# Homework Help: Seeking the solution of an integro-differential equation

1. Aug 10, 2015

### Judas503

I'm seeking the solution to the following integro-differential equation:
$$\frac{\partial c(x,t)}{\partial t}=-xc(x,t)+2\int_{x}^{\infty} c(y,t)dy$$

I know that to solve this, the Laplace transform must be taken term by term. Let
$$\mathcal{L}\{c(x,t)\}=\int_{0}^{\infty}e^{-st}c(x,s)$$
Then, $$\mathcal{L}\{ \frac{\partial c(x,t)}{\partial t} \}=s\mathcal{L}\{c(x,t)\}-c(x,0)$$
and, $$\mathcal{L}\{xc(x,t)\}=x\mathcal{L}\{c(x,t)\}$$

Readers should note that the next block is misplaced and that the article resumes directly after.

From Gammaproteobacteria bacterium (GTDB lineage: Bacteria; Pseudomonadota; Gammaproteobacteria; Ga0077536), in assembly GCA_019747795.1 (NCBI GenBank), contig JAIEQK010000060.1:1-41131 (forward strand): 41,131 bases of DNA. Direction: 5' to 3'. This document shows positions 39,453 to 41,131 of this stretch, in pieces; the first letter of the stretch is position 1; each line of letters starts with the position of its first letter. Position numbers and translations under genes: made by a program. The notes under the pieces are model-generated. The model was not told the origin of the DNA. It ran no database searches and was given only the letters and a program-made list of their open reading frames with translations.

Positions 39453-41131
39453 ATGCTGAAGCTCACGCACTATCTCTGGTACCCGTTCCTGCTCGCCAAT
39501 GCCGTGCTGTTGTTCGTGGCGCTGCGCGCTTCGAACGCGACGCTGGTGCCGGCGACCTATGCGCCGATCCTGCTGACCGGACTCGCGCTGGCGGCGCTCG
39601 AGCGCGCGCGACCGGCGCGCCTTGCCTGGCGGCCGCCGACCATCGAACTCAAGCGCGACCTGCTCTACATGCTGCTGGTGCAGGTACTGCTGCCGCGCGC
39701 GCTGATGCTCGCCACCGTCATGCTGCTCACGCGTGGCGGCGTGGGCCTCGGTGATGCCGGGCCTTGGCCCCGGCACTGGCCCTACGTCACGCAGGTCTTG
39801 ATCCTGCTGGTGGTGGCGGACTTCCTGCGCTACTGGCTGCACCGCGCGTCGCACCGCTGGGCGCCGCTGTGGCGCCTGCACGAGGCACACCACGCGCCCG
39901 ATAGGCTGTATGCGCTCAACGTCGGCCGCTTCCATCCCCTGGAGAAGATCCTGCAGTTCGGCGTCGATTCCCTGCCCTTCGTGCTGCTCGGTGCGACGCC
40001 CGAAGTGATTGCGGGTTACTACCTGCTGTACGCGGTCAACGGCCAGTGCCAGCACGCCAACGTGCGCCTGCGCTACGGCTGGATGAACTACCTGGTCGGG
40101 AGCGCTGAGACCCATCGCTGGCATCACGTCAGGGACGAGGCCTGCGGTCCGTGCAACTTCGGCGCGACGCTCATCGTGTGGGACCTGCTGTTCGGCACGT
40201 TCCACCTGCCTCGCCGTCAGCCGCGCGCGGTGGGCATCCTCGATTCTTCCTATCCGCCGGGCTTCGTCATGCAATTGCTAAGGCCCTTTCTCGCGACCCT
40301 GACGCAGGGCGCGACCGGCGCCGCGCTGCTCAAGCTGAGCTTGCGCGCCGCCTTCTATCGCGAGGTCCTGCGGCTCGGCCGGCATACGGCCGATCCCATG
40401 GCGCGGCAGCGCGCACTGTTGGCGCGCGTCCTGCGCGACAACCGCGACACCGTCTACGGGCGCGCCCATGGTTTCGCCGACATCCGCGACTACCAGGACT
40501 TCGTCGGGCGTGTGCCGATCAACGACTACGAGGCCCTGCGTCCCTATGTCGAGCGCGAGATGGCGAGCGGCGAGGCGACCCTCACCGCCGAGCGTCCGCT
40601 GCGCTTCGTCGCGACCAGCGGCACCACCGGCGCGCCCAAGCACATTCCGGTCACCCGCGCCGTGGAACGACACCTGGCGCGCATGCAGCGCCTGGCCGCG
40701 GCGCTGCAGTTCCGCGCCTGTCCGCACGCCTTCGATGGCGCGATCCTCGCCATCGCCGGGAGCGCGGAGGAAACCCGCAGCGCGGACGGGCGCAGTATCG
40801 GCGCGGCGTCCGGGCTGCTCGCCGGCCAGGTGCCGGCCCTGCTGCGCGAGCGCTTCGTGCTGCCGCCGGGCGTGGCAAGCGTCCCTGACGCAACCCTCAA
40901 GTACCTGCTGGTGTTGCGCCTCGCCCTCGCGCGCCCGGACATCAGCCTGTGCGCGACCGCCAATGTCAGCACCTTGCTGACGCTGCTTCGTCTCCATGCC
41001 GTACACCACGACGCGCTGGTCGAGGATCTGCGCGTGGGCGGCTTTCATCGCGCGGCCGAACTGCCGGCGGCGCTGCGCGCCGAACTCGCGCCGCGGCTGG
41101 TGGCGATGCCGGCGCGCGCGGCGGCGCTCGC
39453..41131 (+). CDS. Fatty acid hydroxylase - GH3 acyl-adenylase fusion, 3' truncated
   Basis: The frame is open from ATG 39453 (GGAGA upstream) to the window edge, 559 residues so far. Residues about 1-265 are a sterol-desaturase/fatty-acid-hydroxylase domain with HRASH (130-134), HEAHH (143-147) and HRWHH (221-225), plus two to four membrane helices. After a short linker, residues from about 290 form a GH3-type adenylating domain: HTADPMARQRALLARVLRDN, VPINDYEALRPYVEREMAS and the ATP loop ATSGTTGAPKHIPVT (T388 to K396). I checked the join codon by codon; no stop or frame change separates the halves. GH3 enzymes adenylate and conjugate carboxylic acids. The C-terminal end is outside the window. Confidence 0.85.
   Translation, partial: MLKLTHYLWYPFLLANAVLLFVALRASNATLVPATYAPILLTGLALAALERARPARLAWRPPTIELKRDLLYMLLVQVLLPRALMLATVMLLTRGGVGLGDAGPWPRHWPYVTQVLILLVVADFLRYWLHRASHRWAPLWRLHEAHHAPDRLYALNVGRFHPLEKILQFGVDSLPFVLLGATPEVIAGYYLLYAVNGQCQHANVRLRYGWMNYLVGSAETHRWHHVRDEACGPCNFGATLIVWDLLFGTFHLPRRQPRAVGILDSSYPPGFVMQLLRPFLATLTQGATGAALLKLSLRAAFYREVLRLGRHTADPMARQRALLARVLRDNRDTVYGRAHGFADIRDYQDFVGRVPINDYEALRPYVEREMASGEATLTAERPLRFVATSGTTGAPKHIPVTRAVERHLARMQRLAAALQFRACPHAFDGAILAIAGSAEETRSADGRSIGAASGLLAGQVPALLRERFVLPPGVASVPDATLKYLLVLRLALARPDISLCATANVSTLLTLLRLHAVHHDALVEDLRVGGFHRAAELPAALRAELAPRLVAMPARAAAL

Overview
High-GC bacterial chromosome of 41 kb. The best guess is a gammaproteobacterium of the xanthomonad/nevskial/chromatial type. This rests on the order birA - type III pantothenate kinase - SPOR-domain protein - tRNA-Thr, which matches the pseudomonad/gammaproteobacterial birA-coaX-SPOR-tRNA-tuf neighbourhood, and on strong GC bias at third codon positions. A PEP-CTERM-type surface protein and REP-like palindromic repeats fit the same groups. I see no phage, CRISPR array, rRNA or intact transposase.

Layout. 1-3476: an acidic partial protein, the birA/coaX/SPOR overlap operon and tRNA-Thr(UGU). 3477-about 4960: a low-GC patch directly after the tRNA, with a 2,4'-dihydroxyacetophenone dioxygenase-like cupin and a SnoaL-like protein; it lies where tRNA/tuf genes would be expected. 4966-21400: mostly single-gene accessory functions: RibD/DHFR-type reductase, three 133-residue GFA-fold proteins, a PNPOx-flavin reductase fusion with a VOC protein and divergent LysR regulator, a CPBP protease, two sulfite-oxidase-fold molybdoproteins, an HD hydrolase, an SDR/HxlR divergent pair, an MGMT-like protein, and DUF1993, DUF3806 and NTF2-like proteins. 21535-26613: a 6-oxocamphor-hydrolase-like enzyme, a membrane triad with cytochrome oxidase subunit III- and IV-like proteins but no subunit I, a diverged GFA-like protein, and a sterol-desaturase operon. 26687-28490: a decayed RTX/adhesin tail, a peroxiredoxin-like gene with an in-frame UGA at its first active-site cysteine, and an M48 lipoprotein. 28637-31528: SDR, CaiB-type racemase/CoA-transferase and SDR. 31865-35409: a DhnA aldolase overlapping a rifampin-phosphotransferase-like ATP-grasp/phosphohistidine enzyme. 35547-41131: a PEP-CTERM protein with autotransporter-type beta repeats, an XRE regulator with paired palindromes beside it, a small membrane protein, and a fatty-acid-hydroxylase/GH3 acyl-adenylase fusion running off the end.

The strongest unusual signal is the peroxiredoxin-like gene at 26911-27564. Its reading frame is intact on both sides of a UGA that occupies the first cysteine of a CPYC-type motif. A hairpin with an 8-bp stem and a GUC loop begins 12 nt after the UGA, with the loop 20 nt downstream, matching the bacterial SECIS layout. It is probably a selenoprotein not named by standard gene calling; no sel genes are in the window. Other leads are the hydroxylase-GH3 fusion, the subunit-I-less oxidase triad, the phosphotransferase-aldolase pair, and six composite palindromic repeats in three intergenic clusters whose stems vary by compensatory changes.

The problem arises with the Laplace transform of the integral.
\begin{align*}
\mathcal{L}\{ \int_{x}^{\infty}c(y,t)dt \} &= \mathcal{L}\{ \int_{0}^{\infty}c(y,t)dt \}-\mathcal{L}\{ \int_{0}^{x}c(y,t)dt \}
\\&=\mathcal{L}\{ \int_{0}^{\infty}c(y,t)dt \}-\frac{\mathcal{L}\{ c(x,t) \}}{s}
\end{align*}
My question is what do I do with the first integral of the last equation?

2. Aug 10, 2015

### fzero

This should be
$$\mathcal{L}\{c(x,t)\}=\int_{0}^{\infty}e^{-st}c(x,t) dt.$$

You've made a mistake in swapping the original integration over the position domain with one over the time domain. If we let $\mathcal{L}\{c(x,t)\} = C(x,s)$, then
$$\mathcal{L}\{ \int_{x}^{\infty}c(y,t)dy \} = \int_{x}^{\infty}C(y,s)dy.$$
You'll still end up with an integral equation, but without the time derivative. You should be able to differentiate the equation with respect to $x$ to get a first-order differential equation for $C(x,s)$.